Or how about the rescue mission in the homeland? This one was a little bit tricky because it involved elephants. With the construction of the Kenyir hydroelectric dam, a herd of elephants was stranded on an island the size of a football field. The Wildlife Department based in Temerloh reported the elephants had to be physically relocated to the mainland reserve.
The Malaysian Army Royal Engineer Regiment was assigned this rescue mission. The two main protagonists in this scenario were Lt Adenan and Lt Ng Thim Fook, the troop officer. Ng had a free hand in the entire rescue operation where a raft was build and the elephants were ferried to safe ground.
From the book, it must be pointed out that while rafting took place, there was always the constant danger of rampage by these animals, even though they were tranquilised. It would be a disaster if this had happened. The other point of interest was that even trained elephants showed signs of stress and they plainly refused to work at times. This was a challenging task to the mahouts, as well as the engineers who manned the raft.

It was a very successful operation which took two months to complete. Thirteen wild elephants were saved. Adenan and Ng were bestowed the Pingat Jasa Kerajaan medal by the state of Terengganu.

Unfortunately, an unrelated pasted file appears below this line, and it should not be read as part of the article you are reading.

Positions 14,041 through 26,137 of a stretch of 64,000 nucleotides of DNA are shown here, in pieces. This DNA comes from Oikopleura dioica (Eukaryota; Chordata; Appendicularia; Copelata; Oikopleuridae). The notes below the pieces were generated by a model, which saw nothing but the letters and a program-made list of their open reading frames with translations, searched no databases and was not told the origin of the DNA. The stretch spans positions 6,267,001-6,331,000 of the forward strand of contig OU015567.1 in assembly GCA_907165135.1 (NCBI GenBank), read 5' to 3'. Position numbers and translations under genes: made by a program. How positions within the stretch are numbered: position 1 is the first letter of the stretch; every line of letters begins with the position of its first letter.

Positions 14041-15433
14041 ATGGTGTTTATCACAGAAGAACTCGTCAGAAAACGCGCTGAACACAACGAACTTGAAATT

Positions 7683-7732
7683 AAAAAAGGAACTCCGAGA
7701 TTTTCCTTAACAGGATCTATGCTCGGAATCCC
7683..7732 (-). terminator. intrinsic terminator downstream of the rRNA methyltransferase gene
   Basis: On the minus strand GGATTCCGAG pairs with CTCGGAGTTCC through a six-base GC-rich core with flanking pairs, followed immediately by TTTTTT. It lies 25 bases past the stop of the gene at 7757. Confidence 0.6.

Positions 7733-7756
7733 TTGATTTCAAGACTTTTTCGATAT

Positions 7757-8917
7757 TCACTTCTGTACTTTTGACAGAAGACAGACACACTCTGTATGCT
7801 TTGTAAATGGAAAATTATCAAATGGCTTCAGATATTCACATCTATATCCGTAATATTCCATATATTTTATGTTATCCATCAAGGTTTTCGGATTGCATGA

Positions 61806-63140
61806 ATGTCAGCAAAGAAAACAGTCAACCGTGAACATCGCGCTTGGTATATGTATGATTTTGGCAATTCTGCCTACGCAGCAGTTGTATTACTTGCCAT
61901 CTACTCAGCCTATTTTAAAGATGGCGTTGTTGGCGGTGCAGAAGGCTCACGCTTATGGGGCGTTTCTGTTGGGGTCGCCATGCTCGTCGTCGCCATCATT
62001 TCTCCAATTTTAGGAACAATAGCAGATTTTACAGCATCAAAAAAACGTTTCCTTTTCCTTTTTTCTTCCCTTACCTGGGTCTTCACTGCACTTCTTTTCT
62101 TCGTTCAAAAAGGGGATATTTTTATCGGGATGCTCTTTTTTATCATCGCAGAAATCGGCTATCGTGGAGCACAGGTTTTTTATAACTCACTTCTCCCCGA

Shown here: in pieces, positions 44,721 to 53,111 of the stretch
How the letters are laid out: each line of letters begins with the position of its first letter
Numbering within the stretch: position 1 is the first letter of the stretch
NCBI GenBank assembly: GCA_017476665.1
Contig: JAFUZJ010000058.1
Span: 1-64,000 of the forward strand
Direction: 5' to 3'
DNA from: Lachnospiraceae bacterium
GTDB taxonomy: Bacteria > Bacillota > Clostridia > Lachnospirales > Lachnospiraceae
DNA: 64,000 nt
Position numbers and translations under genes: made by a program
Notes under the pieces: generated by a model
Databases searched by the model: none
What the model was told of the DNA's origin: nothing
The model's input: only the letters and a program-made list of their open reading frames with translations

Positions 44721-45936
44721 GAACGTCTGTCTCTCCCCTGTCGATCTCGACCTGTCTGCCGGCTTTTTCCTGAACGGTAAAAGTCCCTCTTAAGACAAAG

The book ends with a chapter about the future of the military. It is merely a page long. The cogent point I present here is that “esprit de corp” should be reviewed. While injecting certain religious values into the military, a fair and transparent attitude making the army secular and dynamic should be the goal. It should remain an independent, impartial, and loyal institution in protecting the country from all threats.
Most importantly, men and women at the forefront giving their youth and life to a country should not be distinguished by East Malaysian or West Malaysian, bumiputera or non-bumiputera. Our fate lies together. It is a fitting way to end a book which is unapologetic in promoting national unity and service to the country. For this old sailor, reading the narratives, looking at the pictures and seeing those young men serve their country through turbulent times, some of whom have passed away, killed in action and suffered the vagaries of conflict in mind and body, what comes to mind is that axiomatic John F Kennedy quote:
"Our most basic common link is that we all inhabit this planet. We all breathe the same air. We all cherish our children's future. And we are all mortal."
posted by Major D Swami (Retired) @ 6:18 PM